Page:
I said in July my favorite review of The Unbearable Nonsense of Craft Beer was this one from Sweden. But I think it has to be this one by Jeff at Beervana today. It's not just that it is very positive but, rather than just getting it, he explains it a bit back to me. I won't copy out the money paragraph but consider this one:
The Unbearable Nonsense of Craft Beer is a literary Schizopolis. The authors are two bloggers you probably know if you read Beervana much: Max Bahnson and Alan McLeod. They share a distaste for beer boosterism and, even more, dislike how that boosterism interferes with what they see as beer's true joy--the simple pleasures of drinking it and sharing it with friends. That's a heterodox view in the beer-writing world, and the form Alan and Max chose to express it is nearly as weird as Schizopolis: a fictive dialogue between the two shared in various fictive settings. Thomas Hardy gets quoted; Beckett gets alluded to (I think). There's a fragment from Alexander Pope. In one chapter, we get stage direction and a script. There are direct message exchanges and Twitter exchanges.
He is right. There are a whack of allusions throughout the thing. It was originally structured on The Compleat Angler which by Izaak Walton was first published in 1653 wherein we hear: "Come, hostess, how do you? Will you first give us a cup of your best drink, and then dress this Chub, as you dressed my last... Ah, fishing... see, the idea was to mirror the encyclopedic narrative structure Walton used to investigate the meaning of craft beer. Well, it was one of the ideas. And half ideas. See, it was written organically through emails back and forth and took off in unintended interesting directions.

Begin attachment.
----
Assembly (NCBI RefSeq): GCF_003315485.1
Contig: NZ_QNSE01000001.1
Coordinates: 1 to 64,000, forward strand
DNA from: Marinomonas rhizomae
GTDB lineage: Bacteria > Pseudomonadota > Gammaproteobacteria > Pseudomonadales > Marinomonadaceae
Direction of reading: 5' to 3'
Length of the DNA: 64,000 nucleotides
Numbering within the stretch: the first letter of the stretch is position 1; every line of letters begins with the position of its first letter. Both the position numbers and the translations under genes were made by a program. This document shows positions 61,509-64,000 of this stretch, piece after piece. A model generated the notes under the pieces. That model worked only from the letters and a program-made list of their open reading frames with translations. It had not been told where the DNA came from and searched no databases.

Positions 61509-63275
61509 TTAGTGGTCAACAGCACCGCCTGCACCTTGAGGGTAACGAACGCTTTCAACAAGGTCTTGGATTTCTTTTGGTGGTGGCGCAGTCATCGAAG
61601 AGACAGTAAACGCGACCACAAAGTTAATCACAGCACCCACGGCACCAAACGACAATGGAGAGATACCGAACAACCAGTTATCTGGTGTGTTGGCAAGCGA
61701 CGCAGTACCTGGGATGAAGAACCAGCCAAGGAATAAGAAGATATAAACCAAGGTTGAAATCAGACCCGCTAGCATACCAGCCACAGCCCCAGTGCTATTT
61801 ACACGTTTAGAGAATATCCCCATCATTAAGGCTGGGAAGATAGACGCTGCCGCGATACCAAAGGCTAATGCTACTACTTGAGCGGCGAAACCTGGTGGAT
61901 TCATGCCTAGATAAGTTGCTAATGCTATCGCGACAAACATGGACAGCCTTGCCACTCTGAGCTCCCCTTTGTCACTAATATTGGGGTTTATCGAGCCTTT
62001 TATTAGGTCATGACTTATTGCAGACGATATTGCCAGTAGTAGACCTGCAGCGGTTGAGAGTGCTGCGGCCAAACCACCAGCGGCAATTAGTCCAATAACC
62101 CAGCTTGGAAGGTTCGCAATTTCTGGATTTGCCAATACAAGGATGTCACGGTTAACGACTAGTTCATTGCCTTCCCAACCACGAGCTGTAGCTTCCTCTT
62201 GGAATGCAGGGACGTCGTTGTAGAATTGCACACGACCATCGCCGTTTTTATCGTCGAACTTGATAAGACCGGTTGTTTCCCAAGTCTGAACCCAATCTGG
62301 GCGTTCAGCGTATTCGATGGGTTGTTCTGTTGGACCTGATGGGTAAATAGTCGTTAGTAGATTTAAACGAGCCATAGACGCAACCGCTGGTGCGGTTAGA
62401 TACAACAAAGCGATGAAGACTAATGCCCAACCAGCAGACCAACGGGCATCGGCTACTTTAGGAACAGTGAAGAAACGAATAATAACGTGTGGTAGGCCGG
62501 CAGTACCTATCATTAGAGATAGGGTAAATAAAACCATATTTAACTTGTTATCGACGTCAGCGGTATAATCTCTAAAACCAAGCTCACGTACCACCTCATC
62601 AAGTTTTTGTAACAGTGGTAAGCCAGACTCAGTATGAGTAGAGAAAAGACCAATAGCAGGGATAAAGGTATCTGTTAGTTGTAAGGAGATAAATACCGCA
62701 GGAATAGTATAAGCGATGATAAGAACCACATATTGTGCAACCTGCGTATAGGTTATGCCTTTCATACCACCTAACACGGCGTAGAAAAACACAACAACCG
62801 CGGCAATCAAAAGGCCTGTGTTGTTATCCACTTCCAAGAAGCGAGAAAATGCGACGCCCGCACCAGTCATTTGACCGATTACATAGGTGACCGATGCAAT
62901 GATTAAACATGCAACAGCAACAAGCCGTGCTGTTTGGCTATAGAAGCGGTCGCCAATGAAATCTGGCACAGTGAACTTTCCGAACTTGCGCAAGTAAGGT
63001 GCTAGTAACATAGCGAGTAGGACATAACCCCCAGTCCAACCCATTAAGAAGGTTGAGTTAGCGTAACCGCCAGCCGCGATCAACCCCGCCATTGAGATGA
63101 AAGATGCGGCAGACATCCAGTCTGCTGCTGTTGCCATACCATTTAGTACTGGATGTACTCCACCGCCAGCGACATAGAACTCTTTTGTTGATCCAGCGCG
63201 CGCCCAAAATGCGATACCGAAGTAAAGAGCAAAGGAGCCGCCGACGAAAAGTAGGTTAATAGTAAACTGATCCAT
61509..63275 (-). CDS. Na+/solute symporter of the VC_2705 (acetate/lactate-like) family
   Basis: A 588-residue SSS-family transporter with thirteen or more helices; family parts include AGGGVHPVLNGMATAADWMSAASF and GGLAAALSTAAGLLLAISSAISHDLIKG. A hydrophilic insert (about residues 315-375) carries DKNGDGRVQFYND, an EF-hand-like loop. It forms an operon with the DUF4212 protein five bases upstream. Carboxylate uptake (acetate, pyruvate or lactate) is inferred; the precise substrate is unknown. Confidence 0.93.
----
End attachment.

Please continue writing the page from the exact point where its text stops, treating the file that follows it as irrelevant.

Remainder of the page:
And off it went, pleasantly and sometime chaotically for a number of months. I was also thinking of The Life and Opinions of Tristram Shandy, too, a jumble of a book. And so it was. Max writing this bit, me that and then each of us editing the other. A joint exploration of expression. Jeff gets it right. It was emotional. The best responses to dumb things are laced with emotion. So, it tumbles and it goes here and there and makes no sense at certain points. A few characters are jabs at people I have met in my years on earth. I am not that concerned that few have read it as many who have take a great deal of pleasure from it. It is flattering. It is odd to be flattered by making someone you will never meet enjoy something you have written. But it is flattering.
There is one thing I don't get, however. If all that is true why do people think it is badly edited? It is as it is. The Lulu edition is different again and if there is another edition it will differ still more. It may be a jumble but it is as it is.